Demand for Trinity Courses in CAO Applications for 2015 Reflects Continued Interest in a Trinity Education

Posted on: 17 August 2015

This year 7,876 students selected Trinity College Dublin as their first preference in their CAO applications and a total of 18,194 students applied to Trinity representing 23 % of the total number of applications submitted to CAO.

Approximately 3,000 places are being offered to prospective undergraduate students to study at Trinity College Dublin this year. The strong demand for Trinity courses reflects the ongoing interest among prospective students in the type of education Trinity offers, and the continuing prestige of its degrees.

This year has also seen a helpful corrective to recent increases in the points for many courses, some of which have seen a decrease, and there has been no change for some other courses.    Overall, the points for courses are in keeping with national trends across the university sector.

In the Health Sciences, points remain unchanged for Medicine from last year at 733 and also for General Nursing which remain at 420 points.  Other courses saw increases such as  Dental Science which rose by five points to 590; Occupational Therapy  increased by  15 points to  515* (*random selection applies);  Children’s and General Nursing also rose by 15 points to 505. There were decreases in Pharmacy which was down by 15 points to 550*; Radiation Therapy decreased by ten points to 525*; and Physiotherapy was down by five points to 540*; similarly  Midwifery  decreased by five points to 455.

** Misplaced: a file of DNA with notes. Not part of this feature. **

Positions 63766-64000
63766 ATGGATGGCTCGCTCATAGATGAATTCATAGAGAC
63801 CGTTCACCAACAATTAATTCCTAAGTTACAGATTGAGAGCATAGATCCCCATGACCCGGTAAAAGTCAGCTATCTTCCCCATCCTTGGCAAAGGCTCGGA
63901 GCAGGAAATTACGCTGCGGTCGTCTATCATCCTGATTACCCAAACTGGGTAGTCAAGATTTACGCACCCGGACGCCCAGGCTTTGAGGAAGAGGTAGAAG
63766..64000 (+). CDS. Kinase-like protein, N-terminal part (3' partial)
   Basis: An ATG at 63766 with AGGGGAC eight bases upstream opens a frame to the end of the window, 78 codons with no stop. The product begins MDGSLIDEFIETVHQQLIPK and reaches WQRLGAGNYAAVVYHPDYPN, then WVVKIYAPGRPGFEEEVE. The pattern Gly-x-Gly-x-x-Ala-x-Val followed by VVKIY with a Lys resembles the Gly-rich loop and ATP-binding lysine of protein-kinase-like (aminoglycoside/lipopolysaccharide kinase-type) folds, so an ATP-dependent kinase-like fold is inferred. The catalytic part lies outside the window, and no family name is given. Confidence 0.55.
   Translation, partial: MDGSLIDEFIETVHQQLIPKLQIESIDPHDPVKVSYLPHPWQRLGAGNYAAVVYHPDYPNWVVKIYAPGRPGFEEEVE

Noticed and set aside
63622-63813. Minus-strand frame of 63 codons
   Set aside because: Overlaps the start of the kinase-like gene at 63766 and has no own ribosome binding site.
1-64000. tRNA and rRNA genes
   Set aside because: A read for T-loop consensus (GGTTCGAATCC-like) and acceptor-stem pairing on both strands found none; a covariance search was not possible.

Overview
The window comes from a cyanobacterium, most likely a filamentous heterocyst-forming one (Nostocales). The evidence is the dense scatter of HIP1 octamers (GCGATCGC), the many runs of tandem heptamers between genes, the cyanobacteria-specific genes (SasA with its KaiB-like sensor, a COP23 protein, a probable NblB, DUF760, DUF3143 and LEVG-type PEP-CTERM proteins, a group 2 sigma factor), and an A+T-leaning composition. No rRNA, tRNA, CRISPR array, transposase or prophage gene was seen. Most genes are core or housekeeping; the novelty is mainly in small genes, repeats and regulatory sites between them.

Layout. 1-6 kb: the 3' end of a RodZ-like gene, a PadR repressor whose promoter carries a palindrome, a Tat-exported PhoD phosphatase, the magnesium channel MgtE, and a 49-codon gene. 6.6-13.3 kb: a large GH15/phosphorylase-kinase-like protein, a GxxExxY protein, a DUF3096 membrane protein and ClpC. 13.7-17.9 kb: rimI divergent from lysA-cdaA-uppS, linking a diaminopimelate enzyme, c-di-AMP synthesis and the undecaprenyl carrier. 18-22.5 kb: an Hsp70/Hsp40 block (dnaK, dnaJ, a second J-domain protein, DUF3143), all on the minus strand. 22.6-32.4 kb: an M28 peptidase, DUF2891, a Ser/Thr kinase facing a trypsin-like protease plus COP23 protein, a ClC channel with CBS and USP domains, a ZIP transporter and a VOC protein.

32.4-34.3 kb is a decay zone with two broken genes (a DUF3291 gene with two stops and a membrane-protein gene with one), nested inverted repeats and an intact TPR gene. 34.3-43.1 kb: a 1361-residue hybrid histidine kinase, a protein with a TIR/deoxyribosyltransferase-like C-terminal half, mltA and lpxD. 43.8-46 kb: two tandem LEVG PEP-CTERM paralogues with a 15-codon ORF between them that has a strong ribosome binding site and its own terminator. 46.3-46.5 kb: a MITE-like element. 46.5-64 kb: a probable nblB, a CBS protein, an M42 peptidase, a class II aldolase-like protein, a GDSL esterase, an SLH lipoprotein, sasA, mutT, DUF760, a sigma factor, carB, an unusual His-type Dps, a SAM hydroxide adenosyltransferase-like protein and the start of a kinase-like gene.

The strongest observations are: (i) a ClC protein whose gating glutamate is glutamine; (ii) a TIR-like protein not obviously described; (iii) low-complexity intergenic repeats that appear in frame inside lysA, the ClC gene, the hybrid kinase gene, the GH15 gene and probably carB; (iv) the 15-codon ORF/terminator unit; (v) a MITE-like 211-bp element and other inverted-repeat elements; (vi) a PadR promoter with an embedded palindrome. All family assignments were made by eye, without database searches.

In Engineering, Mathematics and Science there were increases in courses such as Engineering with Management which rose by 45 points 460 to 505*; Management Science & Information Systems Studies (MSSIS) increased by 40 points to 555; Mathematics was up 30 points to 570; Engineering was up 25 points to 495*; and Computer Science rose by 25 points   to 490*, Theoretical Physics also increased by 15 points to 565 and Earth Sciences rose by 15 points to 490.  Science saw a decrease of five points to 510* while there was no change in Nanoscience, Physics & Chemistry of Advanced Materials  at 595; Chemistry with Molecular Modelling remained at  505,  as did Computer Science and a language  at 465.

 In the Arts, Humanities and Social Sciences points  for the majority of Law related courses have increased: Law  was up 10 points to 540; Law with languages such as  Law and German  rose by  30 points to 545*Law and Business  increased by  10 points  to 580. Other courses such as Computer Science and Business rose by 35 points to 500; European Studies was up 25 points to 545; Business, Economic and Social Studies rose by  15 points to  510; and Philosophy, Political Science, Economics and Sociology  increased by  10 points  to 550.

Business and Language programmes are showing both increases and decreases: French was down five points to 545*; German was up 10 points to  500*; Russian increased by  five points  to 450; Polish remained unchanged at 405; and  Spanish was up 15 points to 540.

Points for Two Subject Moderatorship subjects are showing increases as demand for places rose in 2015 – English (+5); mathematics (+25); Economics (+10) Film Studies (+40) while some of the languages such as French and Italian both decreased.

Commending all prospective undergraduate students  on receiving a CAO offer to study in Trinity and all other third level institutions, the Dean of Undergraduate Studies, Dr Gillian Martin said: